Cipro Overview

A close up image of different white pills.
Ciprofloxacin is an antibiotic that is effective against anthrax bacteria. Alicia Llop / Getty Images

Because of all of the news about Anthrax recently, the drug Cipro is being discussed daily. Cipro, the Bayer brand name for the drug ciprofloxacin, is one of the antibiotics that is effective against the anthrax bacteria.

In this edition of HowStuffWorks, we'll take a quick look at Cipro so that you can understand how it works against Anthrax.


How Bacteria Work: DNA and Enzymes

If you have read How Cells Work, then you are familiar with the inner workings of a typical bacterium and might want to skip this section. Here's a quick summary to highlight the most important points in How Cells Work -- we'll use the common E. coli cell as an example:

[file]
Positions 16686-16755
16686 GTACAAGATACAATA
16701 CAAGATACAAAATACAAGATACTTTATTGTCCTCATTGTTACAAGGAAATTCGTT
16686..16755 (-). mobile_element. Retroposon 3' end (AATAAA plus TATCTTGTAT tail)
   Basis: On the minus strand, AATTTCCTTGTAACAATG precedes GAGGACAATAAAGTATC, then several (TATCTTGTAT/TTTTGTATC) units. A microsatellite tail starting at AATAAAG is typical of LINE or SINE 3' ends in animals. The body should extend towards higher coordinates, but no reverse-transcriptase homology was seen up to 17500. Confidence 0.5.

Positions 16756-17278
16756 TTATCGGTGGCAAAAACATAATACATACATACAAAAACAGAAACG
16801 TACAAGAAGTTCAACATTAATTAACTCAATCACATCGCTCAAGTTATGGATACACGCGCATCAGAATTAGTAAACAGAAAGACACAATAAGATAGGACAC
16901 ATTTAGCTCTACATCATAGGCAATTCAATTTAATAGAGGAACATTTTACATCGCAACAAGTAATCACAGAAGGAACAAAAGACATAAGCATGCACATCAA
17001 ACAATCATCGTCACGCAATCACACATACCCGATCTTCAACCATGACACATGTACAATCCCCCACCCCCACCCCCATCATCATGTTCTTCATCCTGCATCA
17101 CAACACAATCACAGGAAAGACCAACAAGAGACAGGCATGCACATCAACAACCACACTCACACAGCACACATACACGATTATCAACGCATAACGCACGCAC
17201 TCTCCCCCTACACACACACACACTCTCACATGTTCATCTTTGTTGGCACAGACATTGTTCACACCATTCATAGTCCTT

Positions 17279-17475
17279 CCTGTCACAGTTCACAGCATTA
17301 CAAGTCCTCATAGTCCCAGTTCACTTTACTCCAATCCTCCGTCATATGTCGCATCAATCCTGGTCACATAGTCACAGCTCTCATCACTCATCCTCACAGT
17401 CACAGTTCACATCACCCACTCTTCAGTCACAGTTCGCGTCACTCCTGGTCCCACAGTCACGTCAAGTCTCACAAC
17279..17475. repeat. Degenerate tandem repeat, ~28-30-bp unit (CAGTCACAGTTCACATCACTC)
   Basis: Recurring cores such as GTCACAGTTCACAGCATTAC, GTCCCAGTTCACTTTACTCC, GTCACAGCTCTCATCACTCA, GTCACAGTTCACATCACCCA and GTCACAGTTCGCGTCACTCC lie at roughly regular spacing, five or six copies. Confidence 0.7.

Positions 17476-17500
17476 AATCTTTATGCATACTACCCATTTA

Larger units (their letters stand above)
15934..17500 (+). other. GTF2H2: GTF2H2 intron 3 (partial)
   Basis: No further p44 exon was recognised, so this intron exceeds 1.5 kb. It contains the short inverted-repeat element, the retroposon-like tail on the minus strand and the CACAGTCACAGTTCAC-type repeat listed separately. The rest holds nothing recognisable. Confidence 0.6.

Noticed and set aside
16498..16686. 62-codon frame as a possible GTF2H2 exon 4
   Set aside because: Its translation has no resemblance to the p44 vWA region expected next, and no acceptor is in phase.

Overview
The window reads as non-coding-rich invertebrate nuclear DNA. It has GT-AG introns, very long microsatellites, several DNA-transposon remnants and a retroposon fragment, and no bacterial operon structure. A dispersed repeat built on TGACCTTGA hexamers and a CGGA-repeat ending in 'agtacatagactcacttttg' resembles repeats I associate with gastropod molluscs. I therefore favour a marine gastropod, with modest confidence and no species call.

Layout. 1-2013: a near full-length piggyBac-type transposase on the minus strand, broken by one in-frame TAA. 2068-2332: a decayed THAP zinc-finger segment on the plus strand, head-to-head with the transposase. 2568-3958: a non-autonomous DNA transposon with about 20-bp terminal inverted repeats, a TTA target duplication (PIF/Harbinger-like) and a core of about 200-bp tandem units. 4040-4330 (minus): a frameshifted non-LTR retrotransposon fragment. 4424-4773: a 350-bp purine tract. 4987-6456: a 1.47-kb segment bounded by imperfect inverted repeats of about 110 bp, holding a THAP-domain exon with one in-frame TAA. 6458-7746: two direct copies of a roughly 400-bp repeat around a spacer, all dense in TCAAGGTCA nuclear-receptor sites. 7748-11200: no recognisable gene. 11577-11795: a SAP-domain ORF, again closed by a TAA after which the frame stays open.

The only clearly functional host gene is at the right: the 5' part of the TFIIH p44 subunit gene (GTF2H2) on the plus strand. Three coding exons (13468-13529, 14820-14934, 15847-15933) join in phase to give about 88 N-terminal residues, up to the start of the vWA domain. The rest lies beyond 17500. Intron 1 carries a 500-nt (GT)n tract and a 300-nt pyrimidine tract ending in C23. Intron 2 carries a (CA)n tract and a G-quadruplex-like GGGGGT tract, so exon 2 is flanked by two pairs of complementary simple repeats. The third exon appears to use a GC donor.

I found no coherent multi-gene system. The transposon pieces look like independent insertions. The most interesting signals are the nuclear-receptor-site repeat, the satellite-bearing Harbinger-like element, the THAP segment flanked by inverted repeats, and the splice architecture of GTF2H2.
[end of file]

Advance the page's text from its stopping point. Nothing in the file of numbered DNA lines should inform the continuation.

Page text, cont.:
• A bacterium is a small, single-celled organism. In the case of E. coli, the bacteria are about one-hundredth the size of a typical human cell. You can think of the bacterium as a cell wall (think of the cell wall as a tiny plastic bag) filled with various proteins, enzymes and other molecules, plus a long strand of DNA, all floating in water.
  • The DNA strand in E. coli contains about four million base pairs, and these base pairs are organized into about 1,000 genes. A gene is simply a template for a protein, and often these proteins are enzymes.